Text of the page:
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Kirk Boxleitner/Staff Photo

Arlington High School Future Farmers of America Vice President Kolton Ford and member Kaitlyn Meissner tend to their plants during their May 10 sale in the AHS greenhouse. as they compete in the categories of Parliamentary Procedure, Food Science, First Year Greenhand, Prepared Public Speaking, Extemporaneous Speaking, State Talent and State Delegate. On the first weekend in June, four AHS FFA members will exhibit and sell


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Globe 360.659.1300 The Marysville

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from multiple people who have bought our plants at these sales, telling me how great those plants do all summer, as they grow and flower. That’s why those customers come back. It’s for a great product and a great cause. I really appreciate all the support we get from the community.�

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their hogs during the Puget Sound Junior Livestock Show, before other Arlington students exhibit their animals at the Silvana, Stanwood-Camano, Skagit and Evergreen state fairs. “I think FFA gives the community a sense of what our kids can accomplish,� Brown said. “I’ve heard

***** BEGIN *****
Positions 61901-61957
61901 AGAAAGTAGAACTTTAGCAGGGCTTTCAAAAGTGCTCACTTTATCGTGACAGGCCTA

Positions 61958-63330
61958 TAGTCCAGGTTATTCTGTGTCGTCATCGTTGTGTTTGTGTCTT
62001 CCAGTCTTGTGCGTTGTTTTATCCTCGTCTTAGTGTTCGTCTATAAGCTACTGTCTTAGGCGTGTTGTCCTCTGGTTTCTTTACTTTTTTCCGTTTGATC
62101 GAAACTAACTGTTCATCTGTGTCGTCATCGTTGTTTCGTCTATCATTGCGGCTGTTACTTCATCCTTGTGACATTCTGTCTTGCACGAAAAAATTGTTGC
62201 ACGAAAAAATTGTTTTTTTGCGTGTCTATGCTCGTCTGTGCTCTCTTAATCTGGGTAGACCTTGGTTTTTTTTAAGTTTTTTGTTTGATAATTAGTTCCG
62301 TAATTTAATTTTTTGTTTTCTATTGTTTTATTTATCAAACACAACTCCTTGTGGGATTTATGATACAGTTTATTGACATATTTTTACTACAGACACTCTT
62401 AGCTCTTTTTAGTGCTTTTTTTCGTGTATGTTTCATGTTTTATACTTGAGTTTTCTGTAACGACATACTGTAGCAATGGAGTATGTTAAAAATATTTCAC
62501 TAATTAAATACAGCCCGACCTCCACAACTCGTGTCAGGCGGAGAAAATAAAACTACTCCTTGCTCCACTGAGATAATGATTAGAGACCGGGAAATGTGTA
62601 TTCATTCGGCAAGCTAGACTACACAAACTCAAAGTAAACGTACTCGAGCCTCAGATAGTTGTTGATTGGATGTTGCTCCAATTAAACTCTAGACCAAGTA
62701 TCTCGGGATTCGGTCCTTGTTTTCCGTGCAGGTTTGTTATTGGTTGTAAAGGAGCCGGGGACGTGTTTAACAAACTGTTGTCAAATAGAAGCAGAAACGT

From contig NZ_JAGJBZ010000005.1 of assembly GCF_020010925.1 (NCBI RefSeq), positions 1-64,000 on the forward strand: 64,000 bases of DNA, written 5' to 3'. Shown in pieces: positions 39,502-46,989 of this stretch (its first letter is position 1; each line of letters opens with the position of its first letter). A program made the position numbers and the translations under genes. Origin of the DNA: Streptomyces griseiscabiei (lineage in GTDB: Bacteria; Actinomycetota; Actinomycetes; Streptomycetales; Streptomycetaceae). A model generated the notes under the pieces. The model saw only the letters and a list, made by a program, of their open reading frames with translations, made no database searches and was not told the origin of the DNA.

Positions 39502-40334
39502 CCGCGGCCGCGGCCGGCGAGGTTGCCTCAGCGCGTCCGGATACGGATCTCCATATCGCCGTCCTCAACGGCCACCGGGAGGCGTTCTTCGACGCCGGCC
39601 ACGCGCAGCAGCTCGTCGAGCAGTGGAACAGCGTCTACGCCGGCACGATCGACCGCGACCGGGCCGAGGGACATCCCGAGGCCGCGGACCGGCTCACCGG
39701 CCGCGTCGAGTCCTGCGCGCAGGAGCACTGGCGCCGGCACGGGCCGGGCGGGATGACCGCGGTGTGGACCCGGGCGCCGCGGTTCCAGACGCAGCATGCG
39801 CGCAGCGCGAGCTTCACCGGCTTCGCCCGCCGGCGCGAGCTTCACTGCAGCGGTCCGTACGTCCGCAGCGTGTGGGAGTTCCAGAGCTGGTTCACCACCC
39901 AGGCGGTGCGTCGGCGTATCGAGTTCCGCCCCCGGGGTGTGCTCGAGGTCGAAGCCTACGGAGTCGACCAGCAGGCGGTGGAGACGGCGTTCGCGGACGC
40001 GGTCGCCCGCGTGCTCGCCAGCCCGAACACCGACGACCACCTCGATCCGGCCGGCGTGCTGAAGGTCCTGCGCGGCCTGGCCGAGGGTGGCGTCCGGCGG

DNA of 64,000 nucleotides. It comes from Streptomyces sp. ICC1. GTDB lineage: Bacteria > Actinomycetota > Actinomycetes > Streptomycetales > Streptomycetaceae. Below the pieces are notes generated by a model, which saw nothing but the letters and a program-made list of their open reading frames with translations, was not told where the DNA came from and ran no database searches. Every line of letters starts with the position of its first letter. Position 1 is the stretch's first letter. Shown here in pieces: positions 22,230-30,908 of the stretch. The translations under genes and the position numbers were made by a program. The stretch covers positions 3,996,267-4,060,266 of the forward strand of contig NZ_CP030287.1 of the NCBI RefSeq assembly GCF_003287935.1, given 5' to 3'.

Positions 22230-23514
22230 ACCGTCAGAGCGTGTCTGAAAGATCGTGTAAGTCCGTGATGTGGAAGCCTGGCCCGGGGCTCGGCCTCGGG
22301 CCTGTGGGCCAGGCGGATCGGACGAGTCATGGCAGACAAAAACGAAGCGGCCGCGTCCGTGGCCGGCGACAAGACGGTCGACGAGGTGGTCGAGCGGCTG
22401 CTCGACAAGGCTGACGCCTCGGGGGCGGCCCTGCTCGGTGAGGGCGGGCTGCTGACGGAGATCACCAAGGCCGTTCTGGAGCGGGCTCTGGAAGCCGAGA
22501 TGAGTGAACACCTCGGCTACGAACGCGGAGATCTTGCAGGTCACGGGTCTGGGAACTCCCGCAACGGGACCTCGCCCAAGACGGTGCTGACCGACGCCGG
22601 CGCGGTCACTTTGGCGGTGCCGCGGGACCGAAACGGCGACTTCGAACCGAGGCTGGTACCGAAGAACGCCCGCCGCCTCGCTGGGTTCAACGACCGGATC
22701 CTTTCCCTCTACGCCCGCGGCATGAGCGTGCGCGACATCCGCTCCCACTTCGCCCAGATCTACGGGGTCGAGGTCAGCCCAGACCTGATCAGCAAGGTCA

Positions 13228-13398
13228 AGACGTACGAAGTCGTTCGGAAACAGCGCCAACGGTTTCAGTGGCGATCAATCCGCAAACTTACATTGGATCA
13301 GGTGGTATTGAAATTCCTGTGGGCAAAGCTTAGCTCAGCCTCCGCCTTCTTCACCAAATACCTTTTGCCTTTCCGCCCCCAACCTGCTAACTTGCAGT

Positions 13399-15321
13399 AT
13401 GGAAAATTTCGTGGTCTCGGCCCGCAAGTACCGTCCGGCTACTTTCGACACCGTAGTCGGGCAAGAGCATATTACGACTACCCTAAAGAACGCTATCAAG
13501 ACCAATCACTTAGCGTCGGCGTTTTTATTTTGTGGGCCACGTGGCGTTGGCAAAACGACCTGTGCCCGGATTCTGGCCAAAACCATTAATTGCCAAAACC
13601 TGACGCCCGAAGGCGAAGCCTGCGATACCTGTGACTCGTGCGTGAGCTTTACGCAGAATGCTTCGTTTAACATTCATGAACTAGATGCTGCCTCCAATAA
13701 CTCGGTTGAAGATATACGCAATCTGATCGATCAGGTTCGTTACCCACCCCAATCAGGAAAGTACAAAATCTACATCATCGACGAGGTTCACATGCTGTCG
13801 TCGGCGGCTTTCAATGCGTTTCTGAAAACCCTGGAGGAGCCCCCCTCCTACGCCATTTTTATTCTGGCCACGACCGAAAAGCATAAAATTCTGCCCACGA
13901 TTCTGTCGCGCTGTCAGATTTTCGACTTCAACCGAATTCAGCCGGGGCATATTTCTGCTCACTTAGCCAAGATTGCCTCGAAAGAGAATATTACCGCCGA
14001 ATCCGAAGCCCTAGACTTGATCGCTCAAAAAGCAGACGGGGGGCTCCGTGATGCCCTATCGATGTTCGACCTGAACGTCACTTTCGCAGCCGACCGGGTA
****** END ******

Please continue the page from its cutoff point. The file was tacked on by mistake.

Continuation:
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geraniums high-demand items. “They loved the scented geraniums as well,� Brown said. “It’s easy to tell the scent of lemon or orange fizz, but it’s more of a challenge to describe lady plymouth or oak leaf.� Some of the plants’ labels got mixed up, so that some tomatoes and peppers weren’t labeled according to their types, but Brown thanked those customers who were brave enough to buy the “mystery veggies.� For next year’s sale, Brown plans to offer more houseplant and basket starts, and possibly even a make-your-own-basket option, so that customers can pick and choose which plants they want. In the meantime, the AHS FFA teams will be wrapping up their three days at the State FFA Convention in Pullman on Saturday, May 17, on the Washington State University campus. “We’ll stay in the dorms and eat in the dining centers, just like the college kids do,� said Brown, who’s accompanying 13 students

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Arlington Times, May 17, 2014  

May 17, 2014 edition of the Arlington Times

Arlington Times, May 17, 2014  

May 17, 2014 edition of the Arlington Times